My boyfriend has not been coming during vaginal sex. I finally asked him if we hadn’t given him enough recovery time between go-rounds and he said yes. Thing is, it happens when we haven’t had sex in a day or so. I want to let him be the expert on his own penis, but I also worry that he’s not telling me about a problem.
He initiates sex often, even when I think he’s probably still too soft from the last time and should wait. I’ll suggest fooling around more, etc., but it’s frustrating to be constantly saying "no" and "wait" and "how about a blow job first?" Up to this point it’s been fantastic, and though I gained a few pounds over the holidays, I am dieting and he claims to find me attractive.
Of course he finds you attractive. However much of that horrible green bean and Campbell’s soup casserole you may have consumed back in December has nothing to do with it, or with anything, really.
I think letting him be "the expert on his own penis" is an excellent plan; why don’t you do that? If he tries to accomplish "intromission" (sex books don’t really use words like "intromission" anymore, do they?) and he’s not quite up to it, surely he has the good sense to wait a few moments without any advice from you? And if he does get it in there and can’t come, does he simply flail away until the morning alarm goes off, or does he give up after a while, allowing you to step in with a heroic blow job to save the day?
It’s not that I want you to be a passive recipient of whatever passes for sex chez you, far from it. It’s just that you’re overthinking this. If you really believe he might be concealing some secret shame or unnerving health problem then ask him about it, but not while he’s actually in the process of using the penis he’s supposed to be the expert on. Never works.
I can only orgasm from vaginal penetration and usually do so between one and five times. I rarely come during oral sex; I can probably count the times on both hands in the past 20 years. I feel like I’m disappointing my boyfriend — he says most women he’s been with come this way and thinks it’s a little odd that I can’t. Is this psychological in some way or is it just the way my body works? I don’t know if this matters or not, but I was sexually molested by an older female when I was eight. I’m way past it, but not sure if it may have something to do with it. I’d like to understand my own body and not feel like the odd woman out.
Nobody’s ever satisfied! It’s true, as far as it goes, that far more women can climax easily from oral sex than from intercourse. It is also essentially meaningless. Most of those women spend at least some small proportion of their free time bellyaching to girlfriends or sex advice columnists that they can’t come from intercourse, anyway.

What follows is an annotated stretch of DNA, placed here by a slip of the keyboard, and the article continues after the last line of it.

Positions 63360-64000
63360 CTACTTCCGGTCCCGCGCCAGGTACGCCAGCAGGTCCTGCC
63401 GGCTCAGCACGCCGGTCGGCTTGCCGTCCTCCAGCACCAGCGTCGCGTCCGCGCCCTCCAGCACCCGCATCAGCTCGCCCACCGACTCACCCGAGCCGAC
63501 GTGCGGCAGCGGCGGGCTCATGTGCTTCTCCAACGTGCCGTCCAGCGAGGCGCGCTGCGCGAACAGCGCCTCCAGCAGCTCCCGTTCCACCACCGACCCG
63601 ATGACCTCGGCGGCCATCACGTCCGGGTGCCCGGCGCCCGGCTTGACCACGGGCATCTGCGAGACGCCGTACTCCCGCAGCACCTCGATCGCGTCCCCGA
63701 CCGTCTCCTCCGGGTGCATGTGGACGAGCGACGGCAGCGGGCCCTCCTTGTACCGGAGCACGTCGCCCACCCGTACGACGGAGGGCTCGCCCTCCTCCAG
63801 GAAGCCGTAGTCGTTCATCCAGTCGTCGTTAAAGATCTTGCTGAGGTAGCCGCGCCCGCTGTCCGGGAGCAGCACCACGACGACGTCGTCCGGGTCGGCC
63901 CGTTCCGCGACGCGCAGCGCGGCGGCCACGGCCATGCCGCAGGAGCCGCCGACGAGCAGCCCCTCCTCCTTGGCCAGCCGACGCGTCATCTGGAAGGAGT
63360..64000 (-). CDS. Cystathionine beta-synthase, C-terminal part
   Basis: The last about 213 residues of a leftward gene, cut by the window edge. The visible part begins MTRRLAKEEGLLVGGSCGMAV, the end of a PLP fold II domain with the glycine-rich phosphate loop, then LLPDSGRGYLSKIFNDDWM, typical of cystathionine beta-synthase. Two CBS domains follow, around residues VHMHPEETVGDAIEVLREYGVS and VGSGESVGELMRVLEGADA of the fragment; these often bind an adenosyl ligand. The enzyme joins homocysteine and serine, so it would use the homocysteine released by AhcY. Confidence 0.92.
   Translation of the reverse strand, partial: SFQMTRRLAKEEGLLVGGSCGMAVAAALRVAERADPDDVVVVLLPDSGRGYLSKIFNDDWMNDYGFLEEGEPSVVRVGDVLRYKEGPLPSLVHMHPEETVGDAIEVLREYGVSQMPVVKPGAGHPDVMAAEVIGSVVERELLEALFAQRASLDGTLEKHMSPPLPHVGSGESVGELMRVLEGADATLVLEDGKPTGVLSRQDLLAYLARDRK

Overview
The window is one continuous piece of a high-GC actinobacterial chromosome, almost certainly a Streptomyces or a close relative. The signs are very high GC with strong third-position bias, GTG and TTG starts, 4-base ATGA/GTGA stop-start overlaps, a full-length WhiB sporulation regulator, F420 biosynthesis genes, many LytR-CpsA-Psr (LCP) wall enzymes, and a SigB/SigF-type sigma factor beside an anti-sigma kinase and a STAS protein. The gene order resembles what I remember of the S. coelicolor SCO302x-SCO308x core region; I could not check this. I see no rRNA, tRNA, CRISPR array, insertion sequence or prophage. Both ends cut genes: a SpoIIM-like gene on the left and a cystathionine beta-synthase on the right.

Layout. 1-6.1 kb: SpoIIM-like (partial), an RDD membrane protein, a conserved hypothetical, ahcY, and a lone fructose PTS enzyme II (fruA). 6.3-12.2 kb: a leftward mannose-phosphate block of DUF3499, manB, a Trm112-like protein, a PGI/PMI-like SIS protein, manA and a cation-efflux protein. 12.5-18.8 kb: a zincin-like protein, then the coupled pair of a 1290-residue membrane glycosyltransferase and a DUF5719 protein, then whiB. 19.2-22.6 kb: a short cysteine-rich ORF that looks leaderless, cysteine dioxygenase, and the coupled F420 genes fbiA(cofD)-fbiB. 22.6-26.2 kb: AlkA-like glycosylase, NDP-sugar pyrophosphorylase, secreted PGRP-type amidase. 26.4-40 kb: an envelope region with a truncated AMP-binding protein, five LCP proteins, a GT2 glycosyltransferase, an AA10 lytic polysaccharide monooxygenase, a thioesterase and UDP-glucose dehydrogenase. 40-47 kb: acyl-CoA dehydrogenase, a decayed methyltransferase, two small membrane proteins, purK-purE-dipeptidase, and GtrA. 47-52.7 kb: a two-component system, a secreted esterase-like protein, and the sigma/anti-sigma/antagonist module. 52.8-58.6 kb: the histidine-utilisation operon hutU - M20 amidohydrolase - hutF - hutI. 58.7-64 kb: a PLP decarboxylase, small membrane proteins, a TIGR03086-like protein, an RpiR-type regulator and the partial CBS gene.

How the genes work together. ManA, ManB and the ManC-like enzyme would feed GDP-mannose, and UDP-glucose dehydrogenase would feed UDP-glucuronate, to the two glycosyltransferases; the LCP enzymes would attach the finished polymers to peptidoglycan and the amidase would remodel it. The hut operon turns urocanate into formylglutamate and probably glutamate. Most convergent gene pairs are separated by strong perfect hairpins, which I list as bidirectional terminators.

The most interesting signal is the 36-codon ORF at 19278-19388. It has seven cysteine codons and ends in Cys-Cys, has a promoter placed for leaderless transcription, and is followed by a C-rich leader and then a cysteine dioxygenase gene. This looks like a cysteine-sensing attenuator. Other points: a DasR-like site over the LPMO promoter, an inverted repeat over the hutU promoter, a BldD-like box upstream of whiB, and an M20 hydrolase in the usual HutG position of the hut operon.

If your long-ago abuser did do something oral sex–like to you then it is certainly possible that your body just doesn’t want any truck with it, and who could blame it? You could consult a therapist but do be careful — it sounds as though you have made your peace with the events of your childhood, and it may be best, in the long run, simply to leave that particular hornet’s nest alone.
There are reasons neither physiological nor directly related to the abuse that could explain why you don’t come from oral sex. The most common is probably the sort of stage fright to which many people, particularly women, are prone: Being the center of attention is so much more awkward than pleasing someone else, and, omigod, what if he wants to stop already and I still haven’t come, will he start to resent me? In a word, no, he won’t, but try to convince your shyest innermost teenager of that. Your particular partner isn’t helping matters much when he opines that it’s "odd" of you, either. Odd is as odd does, whatever that means. You have my permission to tell him that you understand that it’s unusual in his experience and so on but bringing it up again is not helping and he is welcome to shut up. Well, leave the last part off, if you like. That was just me.
Do keep in mind that not everybody likes everything and sometimes it’s just that simple. If that doesn’t satisfy and you want to know whether your body to can respond to oralish stimulation in the absence of stage fright, try a trickle of warm water in the bathtub or, if you’re up for more, a pulsing showerhead. Water is like a tongue, sort of, but it never says anything to make you feel bad.
Sex on the brain? Interviews for San Francisco Sex Information’s spring training start this Saturday and they fill up fast. If you want your chance to be a know-it-all like me, sign up now at http://www.sfsi.org/training.
Andrea Nemerson has spent the last 14 years as a sex educator and an instructor of sex educators. In her previous life she was a prop designer. Visit www.altsexcolumn.com to view her previous columns.